Over the past 50 years, our knowledge of and interest in the great apes has grown astronomically, helped along by researchers such as Dian Fossey, Jane Goodall, and Frans de Waal. Yet, even as our fascination grows, the apes are on the brink of extinction in the wild. There are just 300 Cross River gorillas, about 700 mountain gorillas and 25,000 bonobos left in the wild.
In AMONG THE GREAT APES Paul Raffaele manages the exceedingly rare feat of visiting all the species and sub-species of the great apes in the wild - including the four sub-species of gorillas, the four sub-species of chimpanzees, the bonobos and two sub-species of orangutans - as well as checking on their captured brethren in zoos, research centers, and sanctuaries. His travels take him from the Democratic Republic of Congo to the Republic of Congo, Uganda, Rwanda, Kenya, Cameroon, the Central African Republic and Sabah in North Borneo to Germany and the US. Along the way, the intrepid Raffaele is charged by silverback gorillas, threatened with assault rifles by rebel troops in the Congo and with machetes by thugs in a Cameroon forest. He witnesses bloody riots, scales almost vertical peaks in the Cameroon highlands and risks ambush by the genocidal Hutu rebels in both Rwanda and the Congo.
In lands torn by civil unrest and corrupt government, Raffaele examines how poaching, habitat loss, and wars are threatening to render all of the apes extinct in the wild.
Along the way, Raffaele speaks with the leading conservationists and researchers working to save and study the apes, including Richard Leakey, Takiyoshi Kano (bonobos) and Richard Wrangham (chimpanzees). And he checks out an ape retirement home in Florida as well as the Des Moines laboratory where Sue Savage Rumbaugh investigates ape/human communication with the super smart bonobo Kanzi.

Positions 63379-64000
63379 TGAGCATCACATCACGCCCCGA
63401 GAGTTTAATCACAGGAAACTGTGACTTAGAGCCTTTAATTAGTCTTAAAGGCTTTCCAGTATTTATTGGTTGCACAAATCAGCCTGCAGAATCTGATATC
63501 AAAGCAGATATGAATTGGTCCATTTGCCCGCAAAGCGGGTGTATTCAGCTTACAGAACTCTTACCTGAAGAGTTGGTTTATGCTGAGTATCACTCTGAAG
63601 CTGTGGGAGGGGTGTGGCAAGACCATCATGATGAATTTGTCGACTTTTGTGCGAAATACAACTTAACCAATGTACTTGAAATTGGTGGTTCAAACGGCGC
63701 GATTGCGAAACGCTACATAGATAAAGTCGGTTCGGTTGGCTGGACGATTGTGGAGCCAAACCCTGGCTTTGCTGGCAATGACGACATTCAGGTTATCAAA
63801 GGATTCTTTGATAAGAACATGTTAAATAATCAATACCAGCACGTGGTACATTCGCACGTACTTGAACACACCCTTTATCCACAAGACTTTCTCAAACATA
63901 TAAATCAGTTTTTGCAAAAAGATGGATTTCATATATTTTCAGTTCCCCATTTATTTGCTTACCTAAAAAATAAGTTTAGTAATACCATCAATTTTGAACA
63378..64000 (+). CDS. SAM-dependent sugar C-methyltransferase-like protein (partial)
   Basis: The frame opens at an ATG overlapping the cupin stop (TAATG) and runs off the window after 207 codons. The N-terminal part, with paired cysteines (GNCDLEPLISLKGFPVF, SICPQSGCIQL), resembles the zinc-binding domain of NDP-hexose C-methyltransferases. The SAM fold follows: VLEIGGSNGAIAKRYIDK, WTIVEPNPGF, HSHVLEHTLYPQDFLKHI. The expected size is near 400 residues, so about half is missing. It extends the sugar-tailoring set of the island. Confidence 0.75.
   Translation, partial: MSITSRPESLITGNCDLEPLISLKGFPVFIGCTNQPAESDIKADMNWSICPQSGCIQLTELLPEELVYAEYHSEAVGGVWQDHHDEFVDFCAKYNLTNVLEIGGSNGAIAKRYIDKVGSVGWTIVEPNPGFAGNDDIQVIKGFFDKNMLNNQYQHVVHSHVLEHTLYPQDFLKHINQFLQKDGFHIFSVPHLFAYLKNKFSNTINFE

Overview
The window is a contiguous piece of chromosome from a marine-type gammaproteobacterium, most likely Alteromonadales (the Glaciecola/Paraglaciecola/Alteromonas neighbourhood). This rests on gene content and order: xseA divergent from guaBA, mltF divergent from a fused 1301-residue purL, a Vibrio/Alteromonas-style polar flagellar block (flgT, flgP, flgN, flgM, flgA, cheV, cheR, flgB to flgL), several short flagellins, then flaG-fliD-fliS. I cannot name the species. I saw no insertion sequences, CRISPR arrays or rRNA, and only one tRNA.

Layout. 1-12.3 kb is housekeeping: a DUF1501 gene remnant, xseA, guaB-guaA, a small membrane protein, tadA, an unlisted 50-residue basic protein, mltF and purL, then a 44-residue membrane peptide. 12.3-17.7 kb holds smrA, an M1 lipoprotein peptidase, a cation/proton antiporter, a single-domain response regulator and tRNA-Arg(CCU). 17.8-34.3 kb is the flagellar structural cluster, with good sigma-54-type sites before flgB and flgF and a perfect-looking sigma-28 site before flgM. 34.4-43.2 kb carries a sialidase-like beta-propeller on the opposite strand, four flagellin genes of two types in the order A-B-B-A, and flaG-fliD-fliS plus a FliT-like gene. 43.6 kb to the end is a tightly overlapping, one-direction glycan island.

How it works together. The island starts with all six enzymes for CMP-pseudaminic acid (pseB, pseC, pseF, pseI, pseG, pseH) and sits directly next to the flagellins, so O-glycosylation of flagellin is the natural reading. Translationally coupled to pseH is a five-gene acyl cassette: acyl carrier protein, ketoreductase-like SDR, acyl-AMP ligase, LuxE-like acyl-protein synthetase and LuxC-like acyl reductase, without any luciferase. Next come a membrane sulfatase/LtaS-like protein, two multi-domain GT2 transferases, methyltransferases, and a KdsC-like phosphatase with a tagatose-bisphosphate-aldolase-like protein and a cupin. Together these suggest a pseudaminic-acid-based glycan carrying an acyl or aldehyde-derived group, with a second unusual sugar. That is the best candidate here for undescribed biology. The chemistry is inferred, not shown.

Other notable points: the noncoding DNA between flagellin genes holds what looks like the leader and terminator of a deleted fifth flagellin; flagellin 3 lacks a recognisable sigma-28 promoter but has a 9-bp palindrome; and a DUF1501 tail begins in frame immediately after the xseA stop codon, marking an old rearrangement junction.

But Raffaele also manages quiet time to give us intimate peeks at ape life. We watch little gorillas constructing sleeping nests just like their mothers or playing with their enormous but tolerant silverback fathers; orangutans making leaf umbrellas and chimpanzee females negotiating the tough demands of multiple, aggressive suitors. And we see the fascinating differences between the various apes up close: orangutans, the introspective loners; gorillas, laid back and largely undemonstrative; the bonobos, gleeful hedonists; and chimpanzees, the thugs, by far the most destructive and murderous with males forever fighting tribal battles over territory and personal ranking within the group.
An engaging mix of reportage, natural history and travelogue, AMONG THE GREAT APES takes readers on an exciting, moving, sometimes funny, sometimes tragic journey to experience the last great apes in their native habitats.